The Book of Heroic Failures

by tirial

"The Book of Heroic Failures" was a book written in 1979 by Stephen Pile, chairman of the Not Terribly Good club - to join, you had to be "Not Terribly Good" at something...

"The Book of Heroic Failures" was a book written in 1979 by Stephen Pile, chairman of the Not Terribly Good club - to join, you had to be "Not Terribly Good" at something, and preferably awful.

The book was an overnight sensation and lead to a sequel, the Return of Heroic Failures, which chronicled the sad demise of the Not Terribly Good Club, and of course more heroic failures.

About Heroic Failures

In these books are documented the people who were the absolute worst in their fields, making this book a must for anyone tired of reading about success. However it must be noted the stories told reveal no lack of enthusiasm on the part of the protagonists - in fact quite the opposite!


It is possible to fail in many ways...while to succeed is possible only in one way.

- Aristotle

The Book of Heroic Failures 1979

Writing about successes had been in fashion for years, before Stephen Pile in 1979 sat down to write the "Book of Heroic Failures". Realising that failure can be achieved repeatedly and in many ways, while success is limited to one achievement in the field, he set out to find the very worst in their field and immortalise them for all time.

Ironically the author of Heroic Failures succeeded, bringing us the explorer who got lost, the least successful demolition attempt, and many more.


An American Issue

So why did a book so well received in the UK sink like a stone in the US? Were the Americans too interested in success to tolerate failure? As it turns out, no.

The problem is that the printers of the US edition accidentally left out half the introduction, and large pieces of content. As a result, the US edition was published with an errata slip longer than the book's introduction. US readers are advised to get their copy from the UK edition at (linked on the left) - not least because it's usually only 1p!

In the other words, in the US the Book of Heroic Failures, was a heroic failure...

The Return of Heroic Failures

The Sequel

Returning to the field of his 1979 magnum opus, Stephen Pile covers more heroic failures and the sad fate of the Not Terribly Good Club (forced to declare themselves a shameful success because too many people wanted to join, they disbanded).

Well reviewed, it is unfortunately out of print, although second hand copies can be prized out of their owner's fingers on Amazon and

Failing at Failing...and not in a good way

Another Heroic Failure - Actually a reprint and re-write

Deciding that adults had no lock on failure, Penguin decided to re-release the book, re-written for a young audience. As many reviewers quickly pointed out this was not the original book, many saying that it lacked the charm and wit from the first edition even if it shared the title. You could say it was a failure at being a heroic failure.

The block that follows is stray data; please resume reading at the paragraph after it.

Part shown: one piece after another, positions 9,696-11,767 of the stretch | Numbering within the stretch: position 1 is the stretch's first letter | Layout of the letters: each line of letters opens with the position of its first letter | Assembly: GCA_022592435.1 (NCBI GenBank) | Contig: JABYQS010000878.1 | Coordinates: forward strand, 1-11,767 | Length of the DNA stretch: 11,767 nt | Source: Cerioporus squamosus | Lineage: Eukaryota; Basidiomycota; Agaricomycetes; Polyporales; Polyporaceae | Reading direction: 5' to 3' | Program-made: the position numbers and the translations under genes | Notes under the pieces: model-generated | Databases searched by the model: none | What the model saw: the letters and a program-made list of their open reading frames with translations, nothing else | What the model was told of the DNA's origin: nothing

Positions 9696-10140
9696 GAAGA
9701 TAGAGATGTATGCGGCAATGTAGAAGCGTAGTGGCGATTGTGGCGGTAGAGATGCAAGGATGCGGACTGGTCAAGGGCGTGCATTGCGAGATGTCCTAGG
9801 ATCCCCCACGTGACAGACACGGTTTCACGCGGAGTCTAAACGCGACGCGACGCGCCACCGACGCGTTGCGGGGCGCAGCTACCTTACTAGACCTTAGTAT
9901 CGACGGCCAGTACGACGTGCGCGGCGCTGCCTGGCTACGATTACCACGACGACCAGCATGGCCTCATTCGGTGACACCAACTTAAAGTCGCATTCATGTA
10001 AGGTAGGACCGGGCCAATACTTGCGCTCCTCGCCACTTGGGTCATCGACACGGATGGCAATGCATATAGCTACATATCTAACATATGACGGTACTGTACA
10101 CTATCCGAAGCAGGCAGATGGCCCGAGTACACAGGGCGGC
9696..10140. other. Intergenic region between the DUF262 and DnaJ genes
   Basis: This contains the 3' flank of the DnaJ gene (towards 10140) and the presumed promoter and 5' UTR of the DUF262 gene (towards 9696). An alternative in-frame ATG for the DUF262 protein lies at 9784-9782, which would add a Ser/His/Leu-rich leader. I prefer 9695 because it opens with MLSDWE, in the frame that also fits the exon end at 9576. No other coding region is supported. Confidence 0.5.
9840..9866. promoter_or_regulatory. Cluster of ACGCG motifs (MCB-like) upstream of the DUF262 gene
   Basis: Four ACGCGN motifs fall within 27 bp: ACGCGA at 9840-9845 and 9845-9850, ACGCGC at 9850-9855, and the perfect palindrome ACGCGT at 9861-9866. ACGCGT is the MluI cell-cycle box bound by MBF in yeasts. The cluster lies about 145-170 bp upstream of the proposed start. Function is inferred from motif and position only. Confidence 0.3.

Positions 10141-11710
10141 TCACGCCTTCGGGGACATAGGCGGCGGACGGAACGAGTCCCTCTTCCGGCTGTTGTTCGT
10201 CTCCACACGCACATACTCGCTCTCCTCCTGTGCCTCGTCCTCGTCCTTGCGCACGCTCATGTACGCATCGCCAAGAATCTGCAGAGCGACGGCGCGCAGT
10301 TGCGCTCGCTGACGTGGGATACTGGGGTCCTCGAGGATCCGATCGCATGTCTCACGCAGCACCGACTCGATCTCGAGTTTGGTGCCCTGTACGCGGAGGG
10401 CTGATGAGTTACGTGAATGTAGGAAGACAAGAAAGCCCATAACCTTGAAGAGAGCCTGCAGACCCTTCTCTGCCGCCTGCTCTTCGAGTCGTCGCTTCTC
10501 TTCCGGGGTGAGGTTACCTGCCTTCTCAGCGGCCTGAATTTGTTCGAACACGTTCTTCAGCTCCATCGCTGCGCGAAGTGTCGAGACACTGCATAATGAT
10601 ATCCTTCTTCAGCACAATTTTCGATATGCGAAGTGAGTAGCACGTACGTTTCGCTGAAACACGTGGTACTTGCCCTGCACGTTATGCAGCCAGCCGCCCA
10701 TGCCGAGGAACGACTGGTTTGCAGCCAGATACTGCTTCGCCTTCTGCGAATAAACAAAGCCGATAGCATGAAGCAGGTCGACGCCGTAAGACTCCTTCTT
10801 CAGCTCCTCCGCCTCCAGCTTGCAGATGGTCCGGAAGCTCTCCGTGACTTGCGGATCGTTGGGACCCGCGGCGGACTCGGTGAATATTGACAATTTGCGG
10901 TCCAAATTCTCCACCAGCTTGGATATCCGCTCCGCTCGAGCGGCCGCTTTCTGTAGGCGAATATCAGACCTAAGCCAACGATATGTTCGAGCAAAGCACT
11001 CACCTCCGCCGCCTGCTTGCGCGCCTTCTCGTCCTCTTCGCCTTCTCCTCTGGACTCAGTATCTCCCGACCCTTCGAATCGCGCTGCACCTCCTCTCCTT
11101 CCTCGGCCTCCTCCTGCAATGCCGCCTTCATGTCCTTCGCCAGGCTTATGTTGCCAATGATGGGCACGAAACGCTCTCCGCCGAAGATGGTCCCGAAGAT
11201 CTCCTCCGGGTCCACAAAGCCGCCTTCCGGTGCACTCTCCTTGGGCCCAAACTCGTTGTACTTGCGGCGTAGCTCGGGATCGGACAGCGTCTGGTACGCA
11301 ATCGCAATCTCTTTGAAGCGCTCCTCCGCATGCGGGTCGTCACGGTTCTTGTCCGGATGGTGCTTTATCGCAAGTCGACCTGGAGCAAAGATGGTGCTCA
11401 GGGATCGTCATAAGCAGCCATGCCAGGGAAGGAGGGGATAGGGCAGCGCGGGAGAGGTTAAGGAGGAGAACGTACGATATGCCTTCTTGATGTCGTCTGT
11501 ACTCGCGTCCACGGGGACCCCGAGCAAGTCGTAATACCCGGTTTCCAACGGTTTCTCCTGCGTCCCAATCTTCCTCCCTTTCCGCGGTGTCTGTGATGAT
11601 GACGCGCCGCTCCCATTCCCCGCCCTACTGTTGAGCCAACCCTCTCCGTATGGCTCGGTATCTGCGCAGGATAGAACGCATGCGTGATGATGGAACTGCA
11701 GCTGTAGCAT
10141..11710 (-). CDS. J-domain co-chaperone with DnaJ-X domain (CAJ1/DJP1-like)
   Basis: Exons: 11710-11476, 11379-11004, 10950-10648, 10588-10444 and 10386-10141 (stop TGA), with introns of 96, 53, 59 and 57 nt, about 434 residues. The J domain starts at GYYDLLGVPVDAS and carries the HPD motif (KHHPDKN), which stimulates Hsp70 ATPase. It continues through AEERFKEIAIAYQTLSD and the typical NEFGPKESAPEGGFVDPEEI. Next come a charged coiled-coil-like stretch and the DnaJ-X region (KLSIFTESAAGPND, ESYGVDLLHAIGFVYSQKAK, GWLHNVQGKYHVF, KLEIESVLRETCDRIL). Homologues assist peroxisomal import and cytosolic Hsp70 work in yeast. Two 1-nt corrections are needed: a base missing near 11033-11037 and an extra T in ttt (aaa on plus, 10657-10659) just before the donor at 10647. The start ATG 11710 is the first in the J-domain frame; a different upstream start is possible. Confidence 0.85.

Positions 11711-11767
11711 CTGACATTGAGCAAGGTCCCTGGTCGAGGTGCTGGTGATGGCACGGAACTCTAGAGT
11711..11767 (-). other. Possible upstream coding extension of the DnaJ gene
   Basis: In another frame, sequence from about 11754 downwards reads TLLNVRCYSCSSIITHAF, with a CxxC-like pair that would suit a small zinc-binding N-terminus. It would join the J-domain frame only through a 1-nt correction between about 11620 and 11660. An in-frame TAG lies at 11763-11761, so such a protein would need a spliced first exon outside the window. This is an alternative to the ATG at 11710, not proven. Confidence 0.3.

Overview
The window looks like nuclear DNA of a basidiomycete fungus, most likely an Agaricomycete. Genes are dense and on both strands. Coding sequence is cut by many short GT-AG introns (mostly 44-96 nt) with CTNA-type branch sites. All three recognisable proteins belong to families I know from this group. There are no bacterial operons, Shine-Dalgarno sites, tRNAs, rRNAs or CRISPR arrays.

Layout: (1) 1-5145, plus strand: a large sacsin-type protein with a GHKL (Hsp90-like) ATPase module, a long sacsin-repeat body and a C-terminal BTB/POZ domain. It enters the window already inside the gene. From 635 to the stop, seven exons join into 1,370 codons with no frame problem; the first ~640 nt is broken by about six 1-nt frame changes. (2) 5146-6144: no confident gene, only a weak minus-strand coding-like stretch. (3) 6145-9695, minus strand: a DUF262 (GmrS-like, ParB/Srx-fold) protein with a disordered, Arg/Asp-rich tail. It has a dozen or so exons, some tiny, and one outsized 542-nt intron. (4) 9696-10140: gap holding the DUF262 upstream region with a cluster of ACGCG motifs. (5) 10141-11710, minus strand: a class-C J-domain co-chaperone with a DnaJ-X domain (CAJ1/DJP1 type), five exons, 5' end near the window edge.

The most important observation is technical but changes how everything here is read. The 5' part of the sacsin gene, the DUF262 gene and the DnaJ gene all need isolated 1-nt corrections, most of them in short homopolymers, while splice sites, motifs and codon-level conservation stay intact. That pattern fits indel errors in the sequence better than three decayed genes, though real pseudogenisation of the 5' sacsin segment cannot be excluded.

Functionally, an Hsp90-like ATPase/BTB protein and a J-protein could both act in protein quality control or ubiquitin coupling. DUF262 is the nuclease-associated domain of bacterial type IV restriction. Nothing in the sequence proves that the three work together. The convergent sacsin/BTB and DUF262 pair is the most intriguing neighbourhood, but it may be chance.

Note that the UK rating gives it three stars, while the US Amazon reviewers give it five. Possibly relief at seeing the whole introduction for the first time?

The Not-Terribly-Good Club

The Not Terribly Good Club of Great Britain had a simple concept - to join you have to be not Terribly Good at something. Given British understatement, this was a polite way of saying awful. Stephen Pile was its chairman.

After the first edition of the Book of Heroic Failures was published Stephen Pile was forced to resign as chairman in disgrace, as the book had become a success (and allegedy because he showed "Shameful competance"). Shortly afterwards the club wound up. They had received over thirty thousand membership applications and therefore concluded that they were failures at being failures.

More Information from h2g2...

Wrong again, Dan!

A special mention for Dan Raschen

Heroic failures includes the chronicles of the gentleman who, (among other such events in an illustrious career), was in the process of doing demolitions work and moored his boat to the section of reef he was about to blow up...

Dan Raschen, the previously mentioned soldier, went about his missions with much enthusiasm, but somewhat less success. He has written a series of memoirs, beginning with "Wrong Again, Dan!" which chronicle his time in the forces and the various events and occasional mishaps that occurred. After all, given his delicate handling of explosives, this is obviously the chap who should be assigned as a diplomatic attache...

A Cascade of Failure

Following the success of the original book, there were a rush of spin-off bearing its name. The Ultimate Book of Heroic Failures, A Selection of Heroic Failures, and more.

I can't recommend these. I did make the mistake of picking one up, but the cases in it appeared to have been cribbed from the web, the charm and variety of the original was missing, and the range of failures was slightly lacking.

You're better off with the original two.


Updated: 02/02/2015, tirial
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